Having $h[n]=u_0[n]+0.8u_0[n-1]+1.6u_0[n-2]$ and $x[n]=(u_1[n]-u_1[n-3])$

The goal is to determine if the system $y[n]=h[n]*x[n]$ is linear.

I know that I would have to test it for Homogenity and Additivity in order to determine if the system is linear or not, but the actual proccess testing it is getting me confused.

My professor did it the following way:



$$h[n]*(\alpha x_1[n]+\beta x_2[n])$$

$$y[n]=h[n]*\alpha x_1[n]+h[n]*\beta x_2[n]$$

Wasn't this insufficient to prove linearity? Wouldn't we have to test it with the actual values of $x[n]$ and $h[n]$?

  • $\begingroup$ Your second set of four equations does not prove anything. It is just the set of constraints that the system needs to satisfy for you to prove the system satisfies superposition (is linear). $\endgroup$
    – Peter K.
    Jan 30, 2020 at 16:11
  • $\begingroup$ Convolution itself is a linear operation. And zero input results in zero output here. So there you have it - additivity and homogenity. $\endgroup$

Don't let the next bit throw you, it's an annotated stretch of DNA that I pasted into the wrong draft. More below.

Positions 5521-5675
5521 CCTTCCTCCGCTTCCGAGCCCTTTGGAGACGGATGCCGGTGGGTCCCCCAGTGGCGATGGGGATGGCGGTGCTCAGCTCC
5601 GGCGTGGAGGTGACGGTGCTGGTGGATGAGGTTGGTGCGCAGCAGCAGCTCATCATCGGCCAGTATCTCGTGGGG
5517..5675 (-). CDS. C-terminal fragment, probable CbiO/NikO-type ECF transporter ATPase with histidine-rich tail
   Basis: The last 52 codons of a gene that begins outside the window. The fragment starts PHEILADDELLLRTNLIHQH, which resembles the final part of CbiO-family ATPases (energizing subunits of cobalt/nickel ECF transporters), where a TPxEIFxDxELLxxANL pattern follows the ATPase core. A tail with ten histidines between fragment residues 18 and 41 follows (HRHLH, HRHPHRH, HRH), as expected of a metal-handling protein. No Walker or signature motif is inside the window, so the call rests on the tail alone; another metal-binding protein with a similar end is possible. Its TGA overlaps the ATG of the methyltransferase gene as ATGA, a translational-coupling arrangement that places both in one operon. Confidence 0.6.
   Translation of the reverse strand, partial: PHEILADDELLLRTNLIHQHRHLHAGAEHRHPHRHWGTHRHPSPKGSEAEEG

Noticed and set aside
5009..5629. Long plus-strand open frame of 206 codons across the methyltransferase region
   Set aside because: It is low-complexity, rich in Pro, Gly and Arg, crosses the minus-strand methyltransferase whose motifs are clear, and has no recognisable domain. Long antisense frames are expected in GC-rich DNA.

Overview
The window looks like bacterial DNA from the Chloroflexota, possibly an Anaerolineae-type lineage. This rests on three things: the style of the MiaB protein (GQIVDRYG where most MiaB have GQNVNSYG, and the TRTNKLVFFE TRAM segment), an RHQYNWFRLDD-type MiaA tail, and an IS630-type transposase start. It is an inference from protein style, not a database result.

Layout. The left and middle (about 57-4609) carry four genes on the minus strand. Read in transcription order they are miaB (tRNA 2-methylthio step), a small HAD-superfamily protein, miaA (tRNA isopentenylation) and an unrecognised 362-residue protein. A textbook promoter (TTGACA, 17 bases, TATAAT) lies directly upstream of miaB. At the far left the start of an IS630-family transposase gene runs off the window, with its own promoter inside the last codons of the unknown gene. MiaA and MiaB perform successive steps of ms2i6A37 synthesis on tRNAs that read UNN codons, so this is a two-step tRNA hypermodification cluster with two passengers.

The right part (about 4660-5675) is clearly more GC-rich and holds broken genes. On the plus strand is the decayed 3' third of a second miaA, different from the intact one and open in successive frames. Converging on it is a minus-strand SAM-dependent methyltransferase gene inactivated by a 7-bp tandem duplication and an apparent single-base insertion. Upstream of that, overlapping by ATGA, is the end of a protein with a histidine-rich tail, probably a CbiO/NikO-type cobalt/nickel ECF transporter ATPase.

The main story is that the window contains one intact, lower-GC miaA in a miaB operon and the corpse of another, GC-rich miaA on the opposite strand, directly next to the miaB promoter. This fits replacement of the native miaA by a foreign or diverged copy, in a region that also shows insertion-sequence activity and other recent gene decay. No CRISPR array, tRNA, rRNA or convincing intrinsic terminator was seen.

– jithin
    Jan 30, 2020 at 16:28
  • $\begingroup$ @PeterK.That's what I suspected. Then in order to determine if the system is linear I would have to make the substitutions? $\endgroup$ Jan 30, 2020 at 16:28
  • $\begingroup$ Yes, the substitutions would need to be made. Though I'm not sure what $u_0$ nor $u_1$ is. And you'd need an $x_1$ and an $x_2$ not just an $x$. $\endgroup$
    – Peter K.
    Jan 30, 2020 at 16:36

1 Answer 1


To show that a system

$$y[n] = T\{x[n]\} $$

is linear, you have to show that it's additive and homogeneous which is codified in

$$T\{ a ~x_1[n] + b ~ x_2[n] \} = a ~T\{x_1[n]\} + b ~T\{x_2[n] \} $$ for all complex $a,b$ and all $x_1,x_2$.

The property set above is satisfied for a system given by : $$y[n] = T\{x[n]\} = \sum_{k=-\infty}^{\infty} h[k] x[n-k] = h[n] \star x[n] $$ where $\star$ is the convolution operator and $h[n]$ is some sequence to be defined (incidentally it will be the impulse response of the given LTI system).

Of course you didn't have to prove it, as it's already known that if the input-output relation of a system is given by convolution sum; i.e. $y[n] = h[n] \star x[n]$, then it's by definition an LTI (linear and time-invariant) system. Indeed input output relation of any LTI system is given by the convolution sum...


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